|Galena (lead glance)|
|Category||Sulfide mineral, octahedral subgroup|
|Crystal class||Hexoctahedral (m3m) |
H–M symbol: (4/ 3 2/)
|Unit cell||a = 5.936 Å; Z = 4|
|Color||Lead gray and silvery|
|Crystal habit||Cubes and octahedra, blocky, tabular and sometimes skeletal crystals|
|Twinning||Contact, penetration and lamellar|
|Cleavage||Cubic perfect on , parting on |
|Mohs scale hardness||2.5–2.75|
|Luster||Metallic on cleavage planes|
|Optical properties||Isotropic and opaque|
|Other characteristics||Natural semiconductor|
Galena is one of the most abundant and widely distributed sulfide minerals. It crystallizes in the cubic crystal system often showing octahedral forms. It is often associated with the minerals sphalerite, calcite and fluorite.
Lead ore deposits
In some deposits the galena contains about 1–2% silver, a byproduct that far outweighs the main lead ore in revenue. In these deposits significant amounts of silver occur as included silver sulfide mineral phases or as limited silver in solid solution within the galena structure. These argentiferous galenas have long been an important ore of silver.
Galena deposits are found worldwide in various environments. Noted deposits include those at Freiberg in Saxony; Cornwall, the Mendips in Somerset, Derbyshire, and Cumberland in England; the Madan and Rhodope Mountains in Bulgaria; the Sullivan Mine of British Columbia; Broken Hill and Mount Isa in Australia; and the ancient mines of Sardinia. In the United States, it occurs most notably in the Mississippi Valley type deposits of the Lead Belt in southeastern Missouri, and in the Driftless Area of Illinois, Iowa and Wisconsin.
Galena also was a major mineral of the zinc-lead mines of the tri-state district around Joplin in southwestern Missouri and the adjoining areas of Kansas and Oklahoma. Galena is also an important ore mineral in the silver mining regions of Colorado, Idaho, Utah and Montana. Of the latter, the Coeur d'Alene district of northern Idaho was most prominent.
Galena is the official state mineral of the U.S. states of Kansas, Missouri and Wisconsin; the former mining communities of Galena, Kansas, and Galena, Illinois, take their names from deposits of this mineral.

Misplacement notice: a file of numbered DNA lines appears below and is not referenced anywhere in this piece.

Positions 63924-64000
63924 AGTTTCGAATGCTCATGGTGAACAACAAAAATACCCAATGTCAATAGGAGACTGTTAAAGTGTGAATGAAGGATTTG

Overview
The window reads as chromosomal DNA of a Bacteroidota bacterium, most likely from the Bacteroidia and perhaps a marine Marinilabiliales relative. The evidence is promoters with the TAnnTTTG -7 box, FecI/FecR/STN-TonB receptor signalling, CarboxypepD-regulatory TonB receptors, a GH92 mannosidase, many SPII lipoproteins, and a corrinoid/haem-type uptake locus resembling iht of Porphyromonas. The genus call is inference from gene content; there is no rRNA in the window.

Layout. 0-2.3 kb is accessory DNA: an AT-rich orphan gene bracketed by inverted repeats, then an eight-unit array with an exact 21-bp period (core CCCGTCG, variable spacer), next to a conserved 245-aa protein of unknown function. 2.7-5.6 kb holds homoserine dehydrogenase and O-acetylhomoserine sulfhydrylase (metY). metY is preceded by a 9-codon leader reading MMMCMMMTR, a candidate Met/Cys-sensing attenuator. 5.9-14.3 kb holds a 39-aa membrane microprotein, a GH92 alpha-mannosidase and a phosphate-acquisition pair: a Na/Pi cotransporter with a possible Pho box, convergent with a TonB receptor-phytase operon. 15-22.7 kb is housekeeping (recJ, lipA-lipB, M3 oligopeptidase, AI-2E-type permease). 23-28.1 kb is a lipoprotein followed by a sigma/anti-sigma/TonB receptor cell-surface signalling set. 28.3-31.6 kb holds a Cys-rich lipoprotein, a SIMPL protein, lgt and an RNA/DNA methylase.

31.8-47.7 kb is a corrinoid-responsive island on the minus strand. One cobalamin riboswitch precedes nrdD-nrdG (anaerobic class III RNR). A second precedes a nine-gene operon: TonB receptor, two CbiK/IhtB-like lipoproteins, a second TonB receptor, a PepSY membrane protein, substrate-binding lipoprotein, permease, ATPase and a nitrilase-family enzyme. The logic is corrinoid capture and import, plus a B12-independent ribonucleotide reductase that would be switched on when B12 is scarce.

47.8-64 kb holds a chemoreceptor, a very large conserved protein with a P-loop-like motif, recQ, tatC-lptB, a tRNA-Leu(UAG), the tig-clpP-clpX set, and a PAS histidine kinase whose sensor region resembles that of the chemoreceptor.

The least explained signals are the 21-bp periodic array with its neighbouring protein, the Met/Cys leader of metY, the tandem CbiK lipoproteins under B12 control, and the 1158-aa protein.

Galena belongs to the octahedral sulfide group of minerals that have metal ions in octahedral positions, such as the iron sulfide pyrrhotite and the nickel arsenide niccolite. The galena group is named after its most common member, with other isometric members that include manganese bearing alabandite and niningerite.
Divalent lead (Pb) cations and sulfur (S) anions form a close-packed cubic unit cell much like the mineral halite of the halide mineral group. Zinc, cadmium, iron, copper, antimony, arsenic, bismuth and selenium also occur in variable amounts in galena. Selenium substitutes for sulfur in the structure constituting a solid solution series. The lead telluride mineral altaite has the same crystal structure as galena.
Within the weathering or oxidation zone galena alters to anglesite (lead sulfate) or cerussite (lead carbonate). Galena exposed to acid mine drainage can be oxidized to anglesite by naturally occurring bacteria and archaea, in a process similar to bioleaching.
One of the oldest uses of galena was in the eye cosmetic kohl. In Ancient Egypt, this was applied around the eyes to reduce the glare of the desert sun and to repel flies, which were a potential source of disease.
Galena is a semiconductor with a small band gap of about 0.4 eV, which found use in early wireless communication systems. It was used as the crystal in crystal radio receivers, in which it was used as a point-contact diode capable of rectifying alternating current to detect the radio signals. The galena crystal was used with a sharp wire, known as a "cat's whisker" in contact with it.
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